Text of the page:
I first described HypoAndrogen-Metabolic syndrome (HAM) syndrome in 2006, as an association of low androgen (testosterone) levels in the blood stream and early diabetes (the Metabolic syndrome). The Metabolic syndrome usually precedes Type 2 diabetes, is very common and usually affects middle-aged overweight men. The risk of getting HAM syndrome appears to increase with advancing age.
Features of HAM syndrome can include:
- Abdominal weight gain [middle-aged spread]
- Abnormal cholesterol and blood fat levels
- High blood pressure
- Problems with blood sugar regulation
- Low testosterone levels in the blood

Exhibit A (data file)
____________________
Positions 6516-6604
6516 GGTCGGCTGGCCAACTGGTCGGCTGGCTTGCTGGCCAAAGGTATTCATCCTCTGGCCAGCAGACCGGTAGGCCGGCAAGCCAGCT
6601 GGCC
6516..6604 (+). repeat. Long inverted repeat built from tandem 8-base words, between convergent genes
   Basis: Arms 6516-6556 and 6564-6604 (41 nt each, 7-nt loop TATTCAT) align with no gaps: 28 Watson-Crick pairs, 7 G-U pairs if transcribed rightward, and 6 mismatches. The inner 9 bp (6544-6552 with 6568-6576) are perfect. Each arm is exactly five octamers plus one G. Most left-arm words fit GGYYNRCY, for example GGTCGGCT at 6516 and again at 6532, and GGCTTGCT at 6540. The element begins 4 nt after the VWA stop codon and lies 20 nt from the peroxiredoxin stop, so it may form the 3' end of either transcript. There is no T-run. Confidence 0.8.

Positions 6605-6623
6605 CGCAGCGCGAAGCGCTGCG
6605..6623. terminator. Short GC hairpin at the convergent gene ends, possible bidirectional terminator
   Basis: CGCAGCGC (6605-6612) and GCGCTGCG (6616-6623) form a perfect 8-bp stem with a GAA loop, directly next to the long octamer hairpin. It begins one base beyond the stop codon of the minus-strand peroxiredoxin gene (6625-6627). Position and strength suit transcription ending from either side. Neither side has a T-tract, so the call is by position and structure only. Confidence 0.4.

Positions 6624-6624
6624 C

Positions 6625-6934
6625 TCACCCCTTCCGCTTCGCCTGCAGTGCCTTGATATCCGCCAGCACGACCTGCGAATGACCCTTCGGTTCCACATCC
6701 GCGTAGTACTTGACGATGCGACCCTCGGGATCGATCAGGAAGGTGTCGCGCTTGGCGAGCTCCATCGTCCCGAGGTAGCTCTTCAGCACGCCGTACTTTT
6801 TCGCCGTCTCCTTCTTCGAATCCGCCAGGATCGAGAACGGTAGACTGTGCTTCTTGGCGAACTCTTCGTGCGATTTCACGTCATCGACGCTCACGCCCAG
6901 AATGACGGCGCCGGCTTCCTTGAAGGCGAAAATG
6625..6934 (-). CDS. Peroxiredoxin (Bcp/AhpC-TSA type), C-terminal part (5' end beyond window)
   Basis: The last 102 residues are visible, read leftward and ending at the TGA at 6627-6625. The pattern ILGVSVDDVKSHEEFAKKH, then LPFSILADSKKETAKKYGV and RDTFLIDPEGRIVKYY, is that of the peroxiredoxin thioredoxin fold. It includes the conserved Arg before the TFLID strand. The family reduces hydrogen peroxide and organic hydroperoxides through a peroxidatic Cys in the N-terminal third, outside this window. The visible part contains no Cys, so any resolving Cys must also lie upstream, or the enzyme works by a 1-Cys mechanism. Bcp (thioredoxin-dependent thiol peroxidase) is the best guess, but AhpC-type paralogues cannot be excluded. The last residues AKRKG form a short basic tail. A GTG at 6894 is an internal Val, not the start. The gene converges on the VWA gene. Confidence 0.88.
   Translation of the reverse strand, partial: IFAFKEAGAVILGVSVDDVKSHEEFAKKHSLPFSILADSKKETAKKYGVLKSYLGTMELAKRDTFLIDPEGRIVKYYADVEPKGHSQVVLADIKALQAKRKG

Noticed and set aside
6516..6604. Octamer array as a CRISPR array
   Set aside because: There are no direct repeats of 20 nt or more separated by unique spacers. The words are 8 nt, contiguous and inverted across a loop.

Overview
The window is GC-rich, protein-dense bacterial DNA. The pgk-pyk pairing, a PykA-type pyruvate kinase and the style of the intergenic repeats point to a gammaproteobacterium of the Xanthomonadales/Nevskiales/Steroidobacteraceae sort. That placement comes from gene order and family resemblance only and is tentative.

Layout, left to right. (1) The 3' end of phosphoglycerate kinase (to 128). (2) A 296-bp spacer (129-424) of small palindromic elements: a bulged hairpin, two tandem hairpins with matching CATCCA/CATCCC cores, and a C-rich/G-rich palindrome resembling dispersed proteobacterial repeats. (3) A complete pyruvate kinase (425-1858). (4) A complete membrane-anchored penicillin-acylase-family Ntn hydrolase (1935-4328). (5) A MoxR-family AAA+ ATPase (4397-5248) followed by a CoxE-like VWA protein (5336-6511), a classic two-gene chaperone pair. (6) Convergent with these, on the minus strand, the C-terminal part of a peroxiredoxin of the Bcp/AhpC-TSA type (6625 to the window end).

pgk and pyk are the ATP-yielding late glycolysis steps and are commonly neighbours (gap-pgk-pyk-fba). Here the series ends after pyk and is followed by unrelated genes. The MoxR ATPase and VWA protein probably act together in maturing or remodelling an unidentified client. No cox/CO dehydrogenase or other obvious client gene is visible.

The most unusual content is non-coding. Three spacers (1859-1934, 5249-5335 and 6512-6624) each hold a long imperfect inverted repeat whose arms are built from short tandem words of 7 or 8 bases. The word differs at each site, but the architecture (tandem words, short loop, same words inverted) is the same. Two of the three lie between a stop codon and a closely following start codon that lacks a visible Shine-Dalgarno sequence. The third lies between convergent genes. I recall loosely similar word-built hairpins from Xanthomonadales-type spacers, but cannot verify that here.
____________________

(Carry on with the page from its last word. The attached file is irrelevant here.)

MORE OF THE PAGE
Can It Be Treated?
Simple investigations including weight, waist, blood pressure measurements and blood tests for fasting glucose, lipids and testosterone levels can identify at-risk individuals. In the absence of contraindications, testosterone replacement therapy along with weight reduction, exercise and measures to normalise glucose, lipid and blood pressure can help reduce the associated risks.
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How I can help
I am a pioneering researcher in to HAM syndrome, having been the first medical practitioner to describe HAM syndrome.
My research has been published in several medical journals and I am recognised as a leader in the field, for diagnosing and treating HAM syndrome.
I can diagnose the syndrome using a simple blood test and physical examination.
Following a comprehensive consultation, we can initiate treatment. This may require regular follow-up consultations, or referrals to other specialists.